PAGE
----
Traditional thinking says that to protect your children from developing asthma, you should keep a spotless house. Well, there’s good news for busy parents everywhere – current research contradicts old school thinking. In fact, babies who are the least likely to develop asthma by the age of four are those who have been exposed to the most dust.
Put Down the Duster!
So put away your dust mop, return that feather duster to its place in the cleaning closet, and sit down for a while. If you make that house of yours too clean and dust-free, you are actually increasing the chances that your children will become asthmatic. The reason? Although it is not entirely clear, the most likely answer is that exposure to the common microbes in dust, including fungal spores, may help children build a resistance to breathing disorders.
A generation ago, parents may have used the phrase, “it builds their immune systems” when their offspring was exposed to dust and dirt. “A little dirt never hurt anybody,” however, is not the mindset of most modern parents. We have become a generation of germ-phobes, disinfecting everything that is within reach of our children, especially when they are very young.
In the UK, the rate of asthma in children has quadrupled over the past 30 years. Although experts are not certain of the reason for this dramatic increase, there is speculation that environmental factors are likely culprits. Since older generations were exposed to more dirt and all of its micro-organisms than today’s children, they developed a stronger resistance to germs, making them more able to resist infection and illness. By sheltering our kids, we are, in a sense, denying their immune systems the opportunity to develop needed antibodies.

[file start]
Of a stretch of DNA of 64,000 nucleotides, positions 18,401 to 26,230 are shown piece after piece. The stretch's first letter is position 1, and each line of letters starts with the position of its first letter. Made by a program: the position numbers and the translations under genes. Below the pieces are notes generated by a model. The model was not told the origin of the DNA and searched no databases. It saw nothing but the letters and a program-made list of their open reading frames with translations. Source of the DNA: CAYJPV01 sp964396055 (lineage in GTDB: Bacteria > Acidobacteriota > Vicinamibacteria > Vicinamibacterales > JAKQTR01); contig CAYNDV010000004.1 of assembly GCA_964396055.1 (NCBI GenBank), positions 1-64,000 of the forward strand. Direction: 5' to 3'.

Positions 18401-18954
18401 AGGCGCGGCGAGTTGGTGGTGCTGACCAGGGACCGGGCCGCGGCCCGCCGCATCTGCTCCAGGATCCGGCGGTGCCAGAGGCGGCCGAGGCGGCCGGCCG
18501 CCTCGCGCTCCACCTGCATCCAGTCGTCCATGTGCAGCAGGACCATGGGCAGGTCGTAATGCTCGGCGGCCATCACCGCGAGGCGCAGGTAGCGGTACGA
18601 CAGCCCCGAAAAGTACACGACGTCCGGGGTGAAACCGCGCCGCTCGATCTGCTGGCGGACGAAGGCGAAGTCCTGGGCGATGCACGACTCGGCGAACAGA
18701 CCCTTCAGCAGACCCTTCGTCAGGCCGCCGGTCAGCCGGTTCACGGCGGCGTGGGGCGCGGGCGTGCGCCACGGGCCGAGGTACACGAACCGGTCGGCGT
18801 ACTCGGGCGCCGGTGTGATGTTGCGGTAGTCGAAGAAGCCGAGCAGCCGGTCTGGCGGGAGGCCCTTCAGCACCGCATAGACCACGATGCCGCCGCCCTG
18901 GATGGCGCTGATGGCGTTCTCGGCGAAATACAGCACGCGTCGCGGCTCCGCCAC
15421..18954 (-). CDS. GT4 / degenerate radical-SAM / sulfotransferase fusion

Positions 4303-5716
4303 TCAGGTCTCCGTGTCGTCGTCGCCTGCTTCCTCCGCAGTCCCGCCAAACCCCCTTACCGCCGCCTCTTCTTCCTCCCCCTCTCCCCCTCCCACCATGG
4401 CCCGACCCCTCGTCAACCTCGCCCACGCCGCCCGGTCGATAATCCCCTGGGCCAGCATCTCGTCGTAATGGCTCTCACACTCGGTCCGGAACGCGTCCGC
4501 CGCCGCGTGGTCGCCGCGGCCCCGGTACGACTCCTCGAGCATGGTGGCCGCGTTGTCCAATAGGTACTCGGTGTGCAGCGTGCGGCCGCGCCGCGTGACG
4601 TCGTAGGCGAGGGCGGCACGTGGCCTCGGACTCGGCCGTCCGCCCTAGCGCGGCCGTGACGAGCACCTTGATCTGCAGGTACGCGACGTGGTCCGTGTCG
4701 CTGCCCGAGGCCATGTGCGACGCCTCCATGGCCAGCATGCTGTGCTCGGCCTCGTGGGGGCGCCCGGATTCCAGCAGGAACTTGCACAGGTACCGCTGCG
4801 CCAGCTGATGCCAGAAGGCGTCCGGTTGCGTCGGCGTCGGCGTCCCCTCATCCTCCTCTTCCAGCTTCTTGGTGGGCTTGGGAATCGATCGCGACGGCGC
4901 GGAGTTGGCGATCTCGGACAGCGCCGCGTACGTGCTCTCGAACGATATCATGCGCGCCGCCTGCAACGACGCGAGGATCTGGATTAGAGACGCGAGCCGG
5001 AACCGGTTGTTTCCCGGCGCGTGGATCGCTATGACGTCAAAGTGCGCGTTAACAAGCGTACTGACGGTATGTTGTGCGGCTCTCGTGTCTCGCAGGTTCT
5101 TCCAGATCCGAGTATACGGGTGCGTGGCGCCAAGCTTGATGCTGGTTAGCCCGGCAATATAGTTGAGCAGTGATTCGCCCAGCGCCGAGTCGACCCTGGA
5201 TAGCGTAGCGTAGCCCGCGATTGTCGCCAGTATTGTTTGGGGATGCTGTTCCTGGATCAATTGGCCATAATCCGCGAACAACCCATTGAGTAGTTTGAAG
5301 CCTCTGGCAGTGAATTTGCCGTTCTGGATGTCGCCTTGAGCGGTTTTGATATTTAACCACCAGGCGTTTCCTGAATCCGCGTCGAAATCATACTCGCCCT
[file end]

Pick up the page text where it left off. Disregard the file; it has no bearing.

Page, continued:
These findings apply to all children, both those considered low risk for developing asthma and those born to mothers who suffer from allergies, are asthmatic themselves, or even both. Such children would normally be thought to be at higher risk for developing breathing disorders than their peers. Modern research finds that in children who were regularly exposed to dust at an early age, the playing field is levelled. All children seem to benefit from this exposure.
In the latest research report, 855 mothers who themselves suffered from allergies and asthma, agreed to take part in a study performed at Utrecht University in the Netherlands. This study measured dust and microbial levels on their living room floors and in their children’s mattresses when the babies were three months old. Some of the families were then given mattress and pillow covers to protect the children against dust mites, while others were not. Physicians carried out annual checks on the children to report incidences of asthma and took blood samples at ages one and four to test for allergy antibodies. The study confirmed that the children exposed to the greatest levels of dust were those least likely to be asthmatic or wheezing at age four.
So what does this mean for you and your family? Although further research will certainly clarify the specific role that exposure to dust and all of its agents has on the respiratory health of our children, for now it seems safe to say that we can all relax a bit when it comes to worrying that our homes are clean enough.